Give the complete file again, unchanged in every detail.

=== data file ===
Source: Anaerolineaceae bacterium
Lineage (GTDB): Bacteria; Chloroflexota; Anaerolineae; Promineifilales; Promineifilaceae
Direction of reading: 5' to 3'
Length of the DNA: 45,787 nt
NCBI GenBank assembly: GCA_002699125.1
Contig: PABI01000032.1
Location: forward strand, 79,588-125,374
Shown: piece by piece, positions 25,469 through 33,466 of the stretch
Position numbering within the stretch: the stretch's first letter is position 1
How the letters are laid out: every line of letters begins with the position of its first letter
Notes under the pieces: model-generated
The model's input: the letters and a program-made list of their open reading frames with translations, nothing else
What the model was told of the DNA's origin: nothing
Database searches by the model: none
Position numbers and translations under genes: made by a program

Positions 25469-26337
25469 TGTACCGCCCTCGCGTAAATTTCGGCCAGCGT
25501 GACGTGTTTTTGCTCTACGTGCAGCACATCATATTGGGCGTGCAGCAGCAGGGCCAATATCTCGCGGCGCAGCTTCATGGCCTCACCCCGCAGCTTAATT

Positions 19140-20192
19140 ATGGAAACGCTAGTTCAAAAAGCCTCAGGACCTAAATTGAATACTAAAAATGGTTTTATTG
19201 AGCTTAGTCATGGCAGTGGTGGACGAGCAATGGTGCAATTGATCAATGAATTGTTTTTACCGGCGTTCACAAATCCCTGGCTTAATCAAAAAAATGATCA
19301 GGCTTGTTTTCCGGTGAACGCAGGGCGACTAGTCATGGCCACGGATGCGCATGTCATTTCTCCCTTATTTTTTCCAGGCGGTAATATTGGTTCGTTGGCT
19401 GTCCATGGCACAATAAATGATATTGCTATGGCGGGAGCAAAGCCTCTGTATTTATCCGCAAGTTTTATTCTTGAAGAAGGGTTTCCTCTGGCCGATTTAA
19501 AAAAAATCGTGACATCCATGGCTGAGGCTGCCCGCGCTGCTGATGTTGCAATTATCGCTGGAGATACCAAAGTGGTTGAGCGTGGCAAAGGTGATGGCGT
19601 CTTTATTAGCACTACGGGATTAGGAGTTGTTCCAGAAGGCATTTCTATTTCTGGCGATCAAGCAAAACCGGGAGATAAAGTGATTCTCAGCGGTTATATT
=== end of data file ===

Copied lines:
Source: Anaerolineaceae bacterium
Lineage (GTDB): Bacteria; Chloroflexota; Anaerolineae; Promineifilales; Promineifilaceae
Direction of reading: 5' to 3'
Length of the DNA: 45,787 nt
NCBI GenBank assembly: GCA_002699125.1
Contig: PABI01000032.1
Location: forward strand, 79,588-125,374
Shown: piece by piece, positions 25,469 through 33,466 of the stretch
Position numbering within the stretch: the stretch's first letter is position 1
How the letters are laid out: every line of letters begins with the position of its first letter
Notes under the pieces: model-generated
The model's input: the letters and a program-made list of their open reading frames with translations, nothing else
What the model was told of the DNA's origin: nothing
Database searches by the model: none
Position numbers and translations under genes: made by a program

Positions 25469-26337
25469 TGTACCGCCCTCGCGTAAATTTCGGCCAGCGT
25501 GACGTGTTTTTGCTCTACGTGCAGCACATCATATTGGGCGTGCAGCAGCAGGGCCAATATCTCGCGGCGCAGCTTCATGGCCTCACCCCGCAGCTTAATT

Positions 19140-20192
19140 ATGGAAACGCTAGTTCAAAAAGCCTCAGGACCTAAATTGAATACTAAAAATGGTTTTATTG
19201 AGCTTAGTCATGGCAGTGGTGGACGAGCAATGGTGCAATTGATCAATGAATTGTTTTTACCGGCGTTCACAAATCCCTGGCTTAATCAAAAAAATGATCA
19301 GGCTTGTTTTCCGGTGAACGCAGGGCGACTAGTCATGGCCACGGATGCGCATGTCATTTCTCCCTTATTTTTTCCAGGCGGTAATATTGGTTCGTTGGCT
19401 GTCCATGGCACAATAAATGATATTGCTATGGCGGGAGCAAAGCCTCTGTATTTATCCGCAAGTTTTATTCTTGAAGAAGGGTTTCCTCTGGCCGATTTAA
19501 AAAAAATCGTGACATCCATGGCTGAGGCTGCCCGCGCTGCTGATGTTGCAATTATCGCTGGAGATACCAAAGTGGTTGAGCGTGGCAAAGGTGATGGCGT
19601 CTTTATTAGCACTACGGGATTAGGAGTTGTTCCAGAAGGCATTTCTATTTCTGGCGATCAAGCAAAACCGGGAGATAAAGTGATTCTCAGCGGTTATATT